Amid an international outcry and promises by retailers to improve worker safety, Bangladesh is struggling to conduct even a crude assessment of the country’s garment factories.
To appreciate the Sisyphean task, spend a day with Mohammed Helal Ahmed, 42, a civil engineer in the Dhaka city government, as he struggles through cursory factory inspections.
His day starts with a decrepit government car that breaks down and a list of misspelled factory names with partial addresses. Factory owners deny him entry and stall for time. He encounters blocked fire exits, roofs sagging under heavy water tanks, and former apartment buildings that have been joined haphazardly. Workers whisper about cracks in walls, only to be shushed by security guards.
“It is completely unbelievable,” Ahmed said at sundown, sweat pouring off his forehead after surveying four of the seven factories that had been on the day’s agenda. “So much work is needed immediately. Real action is needed.”
Until such action is taken, Ahmed and his 50 colleagues at the Dhaka Development Authority are mostly compiling data in a superficial survey of the city’s factories. Even this basic step is hobbled by shortages of cars, engineers, money and information, emphasizing that efforts to oversee improvements cannot depend on the Bangladeshi government’s limited resources.
Instead, any attempt to improve safety conditions for Bangladesh’s 3 million or so garment workers will live and die on a coalition including retailers and unions that was cobbled together in the weeks after the horror of Rana Plaza.
Ahmed’s surveys are a first round in the process still being hammered out to improve safety in the hope of avoiding disasters like the one at Rana Plaza, the factory building that collapsed and killed 1,127 people a month ago.
In two weeks, Ahmed and his colleagues at the Dhaka Development Authority have surveyed about 300 of more than 3,500 factories in the sprawling capital of 18 million people. Close to 90 percent of those visited evoked serious concerns, warranting immediate repairs or demolitions, said Emdadul Islam, chief engineer at the authority, formally known as the Rajdhani Unnayun Kartripakkha, or Rajuk to locals. About 1,500 more factories outside the city lie in a no-man’s land of jurisdictional confusion, he added.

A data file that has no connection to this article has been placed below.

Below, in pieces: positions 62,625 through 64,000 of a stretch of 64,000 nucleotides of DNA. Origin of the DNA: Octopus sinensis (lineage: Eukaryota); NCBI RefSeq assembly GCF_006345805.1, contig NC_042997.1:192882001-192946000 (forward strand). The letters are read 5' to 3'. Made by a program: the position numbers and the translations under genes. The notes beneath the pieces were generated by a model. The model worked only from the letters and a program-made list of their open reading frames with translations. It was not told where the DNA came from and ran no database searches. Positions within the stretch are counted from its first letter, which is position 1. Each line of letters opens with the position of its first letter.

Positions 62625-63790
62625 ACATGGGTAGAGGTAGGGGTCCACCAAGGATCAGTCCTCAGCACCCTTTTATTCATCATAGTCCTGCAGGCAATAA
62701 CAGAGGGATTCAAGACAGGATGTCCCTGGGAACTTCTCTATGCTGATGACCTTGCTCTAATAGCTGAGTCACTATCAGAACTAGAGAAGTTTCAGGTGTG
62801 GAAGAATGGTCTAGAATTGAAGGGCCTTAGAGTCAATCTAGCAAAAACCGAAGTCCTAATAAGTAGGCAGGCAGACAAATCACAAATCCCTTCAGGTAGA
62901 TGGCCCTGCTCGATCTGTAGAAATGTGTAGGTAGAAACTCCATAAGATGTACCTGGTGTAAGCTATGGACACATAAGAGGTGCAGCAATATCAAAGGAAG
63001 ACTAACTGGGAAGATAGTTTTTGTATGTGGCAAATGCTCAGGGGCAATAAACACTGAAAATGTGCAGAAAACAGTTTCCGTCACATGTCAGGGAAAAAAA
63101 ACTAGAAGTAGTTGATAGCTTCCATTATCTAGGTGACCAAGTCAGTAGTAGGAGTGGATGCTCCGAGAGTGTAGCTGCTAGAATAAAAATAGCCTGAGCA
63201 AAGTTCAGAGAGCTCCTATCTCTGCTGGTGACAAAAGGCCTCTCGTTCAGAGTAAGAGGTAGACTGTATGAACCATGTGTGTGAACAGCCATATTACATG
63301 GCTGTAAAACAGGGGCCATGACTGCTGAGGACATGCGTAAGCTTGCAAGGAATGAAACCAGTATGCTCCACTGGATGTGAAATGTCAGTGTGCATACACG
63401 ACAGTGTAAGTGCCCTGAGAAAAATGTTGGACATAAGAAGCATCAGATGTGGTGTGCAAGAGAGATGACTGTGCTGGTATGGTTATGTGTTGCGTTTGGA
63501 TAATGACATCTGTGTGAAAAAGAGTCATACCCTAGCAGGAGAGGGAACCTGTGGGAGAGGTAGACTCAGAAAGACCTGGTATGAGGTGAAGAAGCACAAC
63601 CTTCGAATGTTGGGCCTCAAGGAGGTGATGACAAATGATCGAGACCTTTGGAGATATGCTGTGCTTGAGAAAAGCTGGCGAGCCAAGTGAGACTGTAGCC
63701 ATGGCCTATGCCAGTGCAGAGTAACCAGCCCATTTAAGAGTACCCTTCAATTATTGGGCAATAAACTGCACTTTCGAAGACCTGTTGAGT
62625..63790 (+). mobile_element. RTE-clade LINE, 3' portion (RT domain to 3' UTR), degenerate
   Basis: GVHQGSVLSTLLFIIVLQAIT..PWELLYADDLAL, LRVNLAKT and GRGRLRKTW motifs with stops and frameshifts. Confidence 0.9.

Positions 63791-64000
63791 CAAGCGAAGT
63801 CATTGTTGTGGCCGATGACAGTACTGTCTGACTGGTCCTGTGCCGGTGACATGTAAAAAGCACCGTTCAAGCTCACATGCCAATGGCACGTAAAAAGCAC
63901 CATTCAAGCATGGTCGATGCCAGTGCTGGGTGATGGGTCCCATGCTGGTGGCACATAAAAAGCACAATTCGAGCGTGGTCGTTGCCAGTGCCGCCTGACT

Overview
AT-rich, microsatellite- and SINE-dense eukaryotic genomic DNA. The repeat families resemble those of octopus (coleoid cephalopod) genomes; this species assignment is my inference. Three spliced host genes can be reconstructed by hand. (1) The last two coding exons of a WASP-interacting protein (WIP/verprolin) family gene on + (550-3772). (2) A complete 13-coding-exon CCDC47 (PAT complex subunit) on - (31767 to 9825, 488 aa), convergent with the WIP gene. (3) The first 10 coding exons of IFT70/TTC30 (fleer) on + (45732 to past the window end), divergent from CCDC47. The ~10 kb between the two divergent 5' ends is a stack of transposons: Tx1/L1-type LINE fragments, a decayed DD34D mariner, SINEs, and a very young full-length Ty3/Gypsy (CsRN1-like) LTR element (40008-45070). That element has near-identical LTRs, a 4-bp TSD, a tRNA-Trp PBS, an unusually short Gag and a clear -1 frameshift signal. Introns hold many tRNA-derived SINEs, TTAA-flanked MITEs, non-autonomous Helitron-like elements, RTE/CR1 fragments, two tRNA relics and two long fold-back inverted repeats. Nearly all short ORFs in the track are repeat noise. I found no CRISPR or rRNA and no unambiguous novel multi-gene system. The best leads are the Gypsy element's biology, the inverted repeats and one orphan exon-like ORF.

The surveys are supposed to be followed by real inspections, including tests of steel beams and concrete, and then finally plans for remediation, if resources can be found. For now, all that the local officials are trying to do is build a database that includes every factory, to collect photocopies of building plans and approvals, and to eye the situation.
“For evaluation we need experts,” said Tarek Uddin Mohammed, a professor of civil engineering at the University of Asia Pacific in Dhaka. “The government doesn’t have the necessary work force.”
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Discussions continue far from Dhaka, in places like Geneva and Frankfurt, among union leaders and retailers over the best methods for distributing money, and for working with local officials. A group of more than 39 retailers, mostly European, have pledged as much as $500,000 each for five straight years in one major fire and safety monitoring agreement. They’ve also agreed to pay for upgrades with suppliers.
At a May 23 meeting in Geneva, the International Labor Organization together with retailers discussed the hiring of a safety inspector and team, and pinpointed factories with urgent needs under that agreement, which will cover 2,000 factories, according to Christy Hoffman, deputy general secretary of UNI Global Union.
“We want to get moving very quickly,” Hoffman said by phone. Though unlikely to start in June, inspections will begin in the coming months, she said.
Five years of renovations and retrofits could cost western retailers and Bangladesh owners as much as $600,000 a factory, or $3 billion over the next five years, according to an estimate by the Workers Right Consortium of Washington. So far, retailers have promised just $2.5 million each for fire safety training and inspections, with the cost of any upgrades to be thrashed out between each factory and the retailers.
Determining the most urgent needs may not be easy, either. Until two weeks ago, the Dhaka authority had no idea how many factories fell under its jurisdiction, let alone their condition. Islam, the chief engineer, borrowed a membership list from the industry lobby. He was surprised to discover 3,500 or so factories, he said in an interview in his office, sitting under a yellowing, map of Dhaka at least 60 years old.
The surveys were begun independent of the retailers’ accord and are being supplemented by other documents. Factory owners are submitting structural drawings and soil samples to the development authority as well.
To sort through the mountain of paperwork, the authority has sought help from professors at the Bangladesh University of Engineering and Technology, said Mohammed Mujibur Rahman, head of the department of civil engineering.